Exercising in Smog: How Bad Is It?

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As the weather gets warmer, the smog warnings increase. I enjoy exercising outdoors in the summer, but I wonder: is smog a danger to my exercise regime?

Yes, smog has a strong effect on your physical performance because it affects your aerobic capacity. Your aerobic capacity is the highest amount of oxygen you can consume during exercise.

You may know your body needs to get oxygen into your muscles if you are exercising for more than a little time like several minutes. The reason for this is that your muscles will become fatigued or stop working simply in case they don’t receive the oxygen which they need.

Smog is a byproduct of chemical reactions, which include carbon monoxide, ozone, and sulfur dioxide. How smog affects you depends on your body’s ability to filter it in your respiratory system. Smog can inflame breathing passages, decreasing the lungs’ working capacity, and causing shortness of breath, pain when inhaling deeply, wheezing, and coughing. It also has the ability to irritate the eyes, nose, and throat.

Your respiratory tract serves as barrier for the body. When you are doing ‘everyday’ breathing, your mouth is closed and you breathe mainly through your nose. (This is a fantastic filter!)

When you are engaged in aerobic activities such as running, biking, or jogging, you breathe through your mouth; this route does not have strong filtration, and therefore more smog can reach your lungs. When that happens, the pollutants are diffused into the bloodstream and circulated through the body. Because the lungs are busy diffusing the smog, you have less oxygen reaching your muscles. This results in a substantial decrease in your physical performance.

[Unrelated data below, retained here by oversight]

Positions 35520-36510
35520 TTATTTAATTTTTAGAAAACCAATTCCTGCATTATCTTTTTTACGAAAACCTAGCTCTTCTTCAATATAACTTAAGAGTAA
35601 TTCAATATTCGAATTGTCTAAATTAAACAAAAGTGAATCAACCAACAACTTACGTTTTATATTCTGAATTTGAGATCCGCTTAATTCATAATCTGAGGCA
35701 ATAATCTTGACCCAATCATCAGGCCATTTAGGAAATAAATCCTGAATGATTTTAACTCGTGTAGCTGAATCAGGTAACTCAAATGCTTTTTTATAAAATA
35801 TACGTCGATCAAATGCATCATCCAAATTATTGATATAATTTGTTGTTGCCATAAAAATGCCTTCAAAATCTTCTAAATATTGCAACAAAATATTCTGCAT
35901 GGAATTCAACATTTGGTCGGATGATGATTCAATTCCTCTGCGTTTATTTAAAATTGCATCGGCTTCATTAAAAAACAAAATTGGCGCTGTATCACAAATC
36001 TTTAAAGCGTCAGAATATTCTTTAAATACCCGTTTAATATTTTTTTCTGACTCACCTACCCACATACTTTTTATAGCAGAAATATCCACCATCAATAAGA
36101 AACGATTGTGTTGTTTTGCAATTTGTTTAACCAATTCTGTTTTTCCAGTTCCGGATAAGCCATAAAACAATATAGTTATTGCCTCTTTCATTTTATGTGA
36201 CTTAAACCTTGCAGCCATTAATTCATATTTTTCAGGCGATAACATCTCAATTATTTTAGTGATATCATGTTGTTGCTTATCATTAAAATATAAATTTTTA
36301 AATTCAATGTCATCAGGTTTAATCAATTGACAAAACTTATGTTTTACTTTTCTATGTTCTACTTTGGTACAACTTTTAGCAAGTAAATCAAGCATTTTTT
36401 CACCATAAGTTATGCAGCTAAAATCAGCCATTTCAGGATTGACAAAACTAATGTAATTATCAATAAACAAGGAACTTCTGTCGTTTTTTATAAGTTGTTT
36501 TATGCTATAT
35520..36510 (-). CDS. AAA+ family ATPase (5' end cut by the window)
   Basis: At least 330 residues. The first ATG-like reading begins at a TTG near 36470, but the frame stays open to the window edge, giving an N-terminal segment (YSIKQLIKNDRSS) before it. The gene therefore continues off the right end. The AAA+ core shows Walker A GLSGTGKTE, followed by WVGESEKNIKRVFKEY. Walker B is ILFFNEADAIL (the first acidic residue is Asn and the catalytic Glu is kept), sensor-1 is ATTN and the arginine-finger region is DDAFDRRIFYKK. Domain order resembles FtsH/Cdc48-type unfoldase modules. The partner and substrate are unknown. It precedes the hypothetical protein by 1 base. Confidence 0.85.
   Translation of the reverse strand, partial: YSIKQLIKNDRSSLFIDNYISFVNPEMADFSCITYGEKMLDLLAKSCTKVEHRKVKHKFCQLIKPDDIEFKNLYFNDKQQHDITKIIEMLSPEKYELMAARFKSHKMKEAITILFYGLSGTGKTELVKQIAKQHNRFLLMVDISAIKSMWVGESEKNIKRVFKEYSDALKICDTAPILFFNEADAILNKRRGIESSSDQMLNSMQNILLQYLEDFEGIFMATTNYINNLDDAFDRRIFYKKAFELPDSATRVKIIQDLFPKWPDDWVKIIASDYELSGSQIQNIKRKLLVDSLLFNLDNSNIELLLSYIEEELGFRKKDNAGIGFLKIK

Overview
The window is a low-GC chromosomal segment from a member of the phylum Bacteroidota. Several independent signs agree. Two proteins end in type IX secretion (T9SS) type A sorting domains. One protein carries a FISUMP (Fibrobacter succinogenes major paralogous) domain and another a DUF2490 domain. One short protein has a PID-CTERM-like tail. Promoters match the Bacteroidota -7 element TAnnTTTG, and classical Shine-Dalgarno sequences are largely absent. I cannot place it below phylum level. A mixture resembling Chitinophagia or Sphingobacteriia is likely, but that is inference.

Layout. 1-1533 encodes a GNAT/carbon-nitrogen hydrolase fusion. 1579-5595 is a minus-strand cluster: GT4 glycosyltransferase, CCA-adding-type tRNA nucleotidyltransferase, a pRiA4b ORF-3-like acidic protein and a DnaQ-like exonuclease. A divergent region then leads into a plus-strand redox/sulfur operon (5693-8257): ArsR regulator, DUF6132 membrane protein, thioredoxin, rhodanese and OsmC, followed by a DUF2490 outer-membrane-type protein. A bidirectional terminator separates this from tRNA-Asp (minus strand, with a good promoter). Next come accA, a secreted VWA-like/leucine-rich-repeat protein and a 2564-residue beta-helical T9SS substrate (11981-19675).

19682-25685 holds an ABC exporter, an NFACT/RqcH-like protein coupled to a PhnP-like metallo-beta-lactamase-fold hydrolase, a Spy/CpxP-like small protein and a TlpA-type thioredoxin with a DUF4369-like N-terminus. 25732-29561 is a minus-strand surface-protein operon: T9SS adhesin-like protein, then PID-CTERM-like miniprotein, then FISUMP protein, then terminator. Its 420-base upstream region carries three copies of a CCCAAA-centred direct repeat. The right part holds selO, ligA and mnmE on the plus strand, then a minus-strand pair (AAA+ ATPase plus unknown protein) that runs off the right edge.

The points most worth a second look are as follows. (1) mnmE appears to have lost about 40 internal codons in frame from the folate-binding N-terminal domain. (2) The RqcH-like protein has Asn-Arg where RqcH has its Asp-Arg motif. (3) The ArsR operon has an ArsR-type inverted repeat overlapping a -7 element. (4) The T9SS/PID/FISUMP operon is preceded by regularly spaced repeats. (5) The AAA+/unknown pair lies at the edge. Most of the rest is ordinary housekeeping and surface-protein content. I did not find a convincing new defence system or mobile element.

Throughout the summer you can check smog levels online. A smog watch means there is a 50 per cent probability of smog within the next three days. A smog advisory is issued when there is a high probability of elevated smog levels within the next 24 hours. In general, smog levels tend to be the lowest before 7 am and after 8 pm. Smog levels are at their highest in the afternoon after the sun has ripened the mixture.

We all know that those suffering from heart and lung conditions should be extra cautious on smoggy days, but did you know that fit people are in an especially high-risk group? This is due to the increased amount of air taken into the body during exercise. Athletes take in up to 20 times more air per minute while exercising. This means that if air is polluted, 20 times more pollutants come in contact with your respiratory tract; couple that with the fact that your blood is pumping at an accelerated rate….well you do the math.

Take care of yourself on smoggy days by planning your outdoor exercise before 7 am or after 8 pm (keep in mind that even at these times smog may enter your body). Keep yourself away from car exhaust by exercising in parks or along low-traffic roads. Be sure to drink plenty of water, at least 1 liter more than usual, and take frequent rests.

It is also important to ease your expectations of your workout. If you have difficulty breathing, or experience coughing, chest pain, nausea, headache or feel weak, this is your body’s signal to slow down. If you feel dizzy, nauseous, or your vision becomes blurry, stop immediately and find a cool place. If your symptoms continue, seek medical help.

While we may not all enjoy air conditioning, it does provide a safe filter for smog. I do recommend exercising indoors on hot smoggy days.

About Author:

Sarah Brown – A very healthy woman who is a fitness instructor at Goodlife.

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